Eventually reunited, they’re spotted by Dr. Loomis and the sheriff (Beau Starr) who just happen to be driving up in a police car.  Long before that, Loomis, having hitched a ride with an old, wacky nut obsessed with the apocalypse and unkillable damnation after his car blows up at the gas station, patiently explains to the sheriff why the town needs to lock their doors and stay off the streets.  This time, his prescient warnings are heeded.

But stupidity still reigns supreme most notably in the film’s final act.  Myers has secretly hitched a ride with one of the sheriff’s brain dead deputies.  When said deputy goes back to get a rifle from his trunk, he notices an open passenger door.  He looks around, pops the hood, grabs the weapon, goes back inside and never once mentions this rather important development to anyone in the house.

Shortly thereafter, Dr. Loomis suddenly decides to depart and check out the Carruthers’ residence again erroneously thinking that Myers will show up there for a second time.  (Loomis already examined Jamie’s bedroom.  Poor Sunday.)  Right after learning that a bunch of drunken, trigger happy vigilantes have accidentally shot an innocent man mysteriously hiding in some bushes, the sheriff exits, as well.

That leaves Rachel, her hot rival Kelly, Ernest Borgnine wannabe Brady, Jamie and the aforementioned deputy who looks like Roger Waters to fend for themselves.  As always, Myers proves that he has all the advantages in this cinematic handicap match.  (Throwing Bucky into that transformer beforehand was smart.)  The numbers get reduced very quickly.  Maybe locking themselves in wasn’t such a swift move.

Which brings us to the ending.  (We’ll just skip over the nonsense involving the showdown at Jamie’s school (how did Myers and Rachel get there so fast?) and the battle royale on the pick-up truck.)  I’ll say this for it.  It’s not like the filmmakers didn’t foreshadow what was going to happen.  The problem is it doesn’t work.  How do you go from being terrorized to suddenly being a terrorizer in your own right?

We’ll never know because apparently Halloween 5 doesn’t address this at all.  (I’ve yet to see it.)  Furthermore, it’s not even an original idea.  Didn’t Friday The 13th do something similar in one of its god awful sequels?  (If memory serves, there was no follow through there, either.)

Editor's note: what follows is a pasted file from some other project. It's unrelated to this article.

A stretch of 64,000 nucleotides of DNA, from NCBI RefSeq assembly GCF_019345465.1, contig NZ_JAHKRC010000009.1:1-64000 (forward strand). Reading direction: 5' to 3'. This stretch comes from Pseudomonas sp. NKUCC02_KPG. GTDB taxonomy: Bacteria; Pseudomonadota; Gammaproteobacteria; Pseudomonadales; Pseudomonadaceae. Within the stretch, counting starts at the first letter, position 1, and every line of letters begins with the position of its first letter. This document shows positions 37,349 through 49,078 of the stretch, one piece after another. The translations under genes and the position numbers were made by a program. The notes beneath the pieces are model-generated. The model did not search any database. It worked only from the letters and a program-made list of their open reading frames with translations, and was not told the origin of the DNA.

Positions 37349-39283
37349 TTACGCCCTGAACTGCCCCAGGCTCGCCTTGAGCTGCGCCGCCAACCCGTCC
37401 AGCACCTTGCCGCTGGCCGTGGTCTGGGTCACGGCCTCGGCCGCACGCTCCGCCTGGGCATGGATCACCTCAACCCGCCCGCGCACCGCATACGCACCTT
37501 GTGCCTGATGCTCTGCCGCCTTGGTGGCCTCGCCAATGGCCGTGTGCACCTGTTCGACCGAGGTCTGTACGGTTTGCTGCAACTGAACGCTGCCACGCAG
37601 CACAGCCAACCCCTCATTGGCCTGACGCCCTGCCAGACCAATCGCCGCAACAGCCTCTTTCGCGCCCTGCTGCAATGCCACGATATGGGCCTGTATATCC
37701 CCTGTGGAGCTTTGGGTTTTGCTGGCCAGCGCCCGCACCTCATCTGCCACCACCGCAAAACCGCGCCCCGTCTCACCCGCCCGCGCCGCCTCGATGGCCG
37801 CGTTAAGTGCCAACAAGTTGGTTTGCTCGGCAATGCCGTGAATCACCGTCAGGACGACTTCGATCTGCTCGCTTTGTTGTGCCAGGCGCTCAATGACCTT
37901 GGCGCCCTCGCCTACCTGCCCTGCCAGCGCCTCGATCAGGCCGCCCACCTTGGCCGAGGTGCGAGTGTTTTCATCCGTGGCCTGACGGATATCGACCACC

With far more unplanned laughs (Pleasance’s cries of “No!” at the end are particularly lame; some of the kill scenes are equally cheesy, especially the first one) than thrills (the exception being Myers briefly showing his masked face in the background without being detected), Halloween 4 is far away from an ideal horror movie.

And to think, a number of people, including critics, think this is one of the better sequels.

Dennis Earl
Hamilton, Ontario, Canada
Sunday, October 4, 2015
8:25 p.m.

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Published in: on October 4, 2015 at 8:25 pm  Comments (4)  

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4 CommentsLeave a comment

  1. […] the end of Halloween 4: The Return Of Michael Myers, the masked superdemon gets pumped full of holes, thanks to the dedicated members of […]

  2. […] of fresh ideas, Halloween II recycles, to a certain extent, elements of Halloween 4: The Return Of Michael Myers as it concludes by, shall we say, passing the torch.  Whether it will actually follow through with […]

  3. […] Soul Man; 18 Again!; I Spit On Your Grave (1978 & 2010); Halloween III: Season Of The Witch; Halloween 4: The Return Of Michael Myers; Halloween 5; Halloween: Resurrection; Halloween (2007), Halloween II (2009); Angel, Angel, Down We […]

  4. […] in this franchise, it’s wholly unnecessary.  Halloween III: Season Of The Witch & Halloween 4: The Return Of Michael Myers are incredibly silly while Halloween 5 and Halloween Resurrection are vicious and just plain […]